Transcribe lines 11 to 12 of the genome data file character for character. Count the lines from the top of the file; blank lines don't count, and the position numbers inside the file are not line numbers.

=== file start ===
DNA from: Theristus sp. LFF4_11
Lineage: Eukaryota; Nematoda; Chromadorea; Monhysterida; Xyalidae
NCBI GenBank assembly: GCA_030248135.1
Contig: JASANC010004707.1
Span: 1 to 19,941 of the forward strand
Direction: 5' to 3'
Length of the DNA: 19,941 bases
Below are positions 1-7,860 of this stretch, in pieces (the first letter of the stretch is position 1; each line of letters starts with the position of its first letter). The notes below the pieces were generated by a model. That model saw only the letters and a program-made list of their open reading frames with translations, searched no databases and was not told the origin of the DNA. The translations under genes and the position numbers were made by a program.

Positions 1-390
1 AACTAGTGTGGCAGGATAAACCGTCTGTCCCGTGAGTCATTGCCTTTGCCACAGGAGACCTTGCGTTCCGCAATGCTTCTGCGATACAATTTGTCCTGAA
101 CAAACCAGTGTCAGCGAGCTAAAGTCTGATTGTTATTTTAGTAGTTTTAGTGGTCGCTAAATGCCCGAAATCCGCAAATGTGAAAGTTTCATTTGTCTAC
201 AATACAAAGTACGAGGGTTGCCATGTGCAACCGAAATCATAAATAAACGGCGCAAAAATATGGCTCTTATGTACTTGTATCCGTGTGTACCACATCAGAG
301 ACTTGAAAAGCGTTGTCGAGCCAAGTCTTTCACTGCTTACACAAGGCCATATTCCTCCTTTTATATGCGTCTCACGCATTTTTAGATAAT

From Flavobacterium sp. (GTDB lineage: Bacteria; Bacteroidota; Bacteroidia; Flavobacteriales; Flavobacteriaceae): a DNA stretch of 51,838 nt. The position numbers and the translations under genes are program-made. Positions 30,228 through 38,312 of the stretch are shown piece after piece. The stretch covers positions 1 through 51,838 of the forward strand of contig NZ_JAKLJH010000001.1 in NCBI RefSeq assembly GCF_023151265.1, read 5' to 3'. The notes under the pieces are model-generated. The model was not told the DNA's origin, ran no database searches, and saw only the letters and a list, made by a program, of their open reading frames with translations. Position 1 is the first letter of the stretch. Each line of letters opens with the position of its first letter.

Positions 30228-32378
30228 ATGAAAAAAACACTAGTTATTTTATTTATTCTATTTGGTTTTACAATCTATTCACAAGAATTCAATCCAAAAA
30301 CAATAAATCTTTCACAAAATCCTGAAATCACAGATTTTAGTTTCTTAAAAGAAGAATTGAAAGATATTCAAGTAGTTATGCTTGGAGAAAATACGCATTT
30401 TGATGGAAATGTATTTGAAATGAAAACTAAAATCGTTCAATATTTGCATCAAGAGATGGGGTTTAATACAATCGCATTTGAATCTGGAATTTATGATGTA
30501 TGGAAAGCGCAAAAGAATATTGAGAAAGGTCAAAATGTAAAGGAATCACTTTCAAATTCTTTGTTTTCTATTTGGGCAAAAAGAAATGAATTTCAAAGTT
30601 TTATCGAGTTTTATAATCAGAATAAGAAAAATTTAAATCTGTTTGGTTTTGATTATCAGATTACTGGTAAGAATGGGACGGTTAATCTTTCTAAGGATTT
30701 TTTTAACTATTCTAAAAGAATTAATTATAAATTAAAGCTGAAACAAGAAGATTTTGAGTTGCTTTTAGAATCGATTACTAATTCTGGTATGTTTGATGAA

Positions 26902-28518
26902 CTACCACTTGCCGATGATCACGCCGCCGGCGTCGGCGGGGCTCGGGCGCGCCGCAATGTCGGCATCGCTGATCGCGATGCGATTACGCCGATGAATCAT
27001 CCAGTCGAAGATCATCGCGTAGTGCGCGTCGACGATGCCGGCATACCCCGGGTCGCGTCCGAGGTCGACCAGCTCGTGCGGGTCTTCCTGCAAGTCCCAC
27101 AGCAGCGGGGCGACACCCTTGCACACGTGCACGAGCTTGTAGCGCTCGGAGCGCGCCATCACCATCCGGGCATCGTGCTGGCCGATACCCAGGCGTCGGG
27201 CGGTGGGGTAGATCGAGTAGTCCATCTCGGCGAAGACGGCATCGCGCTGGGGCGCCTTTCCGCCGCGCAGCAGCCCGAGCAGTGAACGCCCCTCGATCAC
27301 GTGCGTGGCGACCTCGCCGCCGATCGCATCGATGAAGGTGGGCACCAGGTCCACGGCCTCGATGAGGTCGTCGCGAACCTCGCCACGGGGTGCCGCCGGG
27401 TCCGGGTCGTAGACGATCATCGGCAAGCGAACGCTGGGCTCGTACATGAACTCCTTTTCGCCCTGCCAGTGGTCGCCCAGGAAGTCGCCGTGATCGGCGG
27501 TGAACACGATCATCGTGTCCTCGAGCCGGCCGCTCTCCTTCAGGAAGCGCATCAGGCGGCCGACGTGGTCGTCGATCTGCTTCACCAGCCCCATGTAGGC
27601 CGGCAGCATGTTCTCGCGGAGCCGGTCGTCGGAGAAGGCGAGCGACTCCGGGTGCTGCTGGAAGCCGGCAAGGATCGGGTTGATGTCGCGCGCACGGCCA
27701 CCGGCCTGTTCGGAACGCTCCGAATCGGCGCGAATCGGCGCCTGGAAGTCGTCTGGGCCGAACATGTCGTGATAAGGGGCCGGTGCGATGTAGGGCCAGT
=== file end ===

101 CAAACCAGTGTCAGCGAGCTAAAGTCTGATTGTTATTTTAGTAGTTTTAGTGGTCGCTAAATGCCCGAAATCCGCAAATGTGAAAGTTTCATTTGTCTAC
201 AATACAAAGTACGAGGGTTGCCATGTGCAACCGAAATCATAAATAAACGGCGCAAAAATATGGCTCTTATGTACTTGTATCCGTGTGTACCACATCAGAG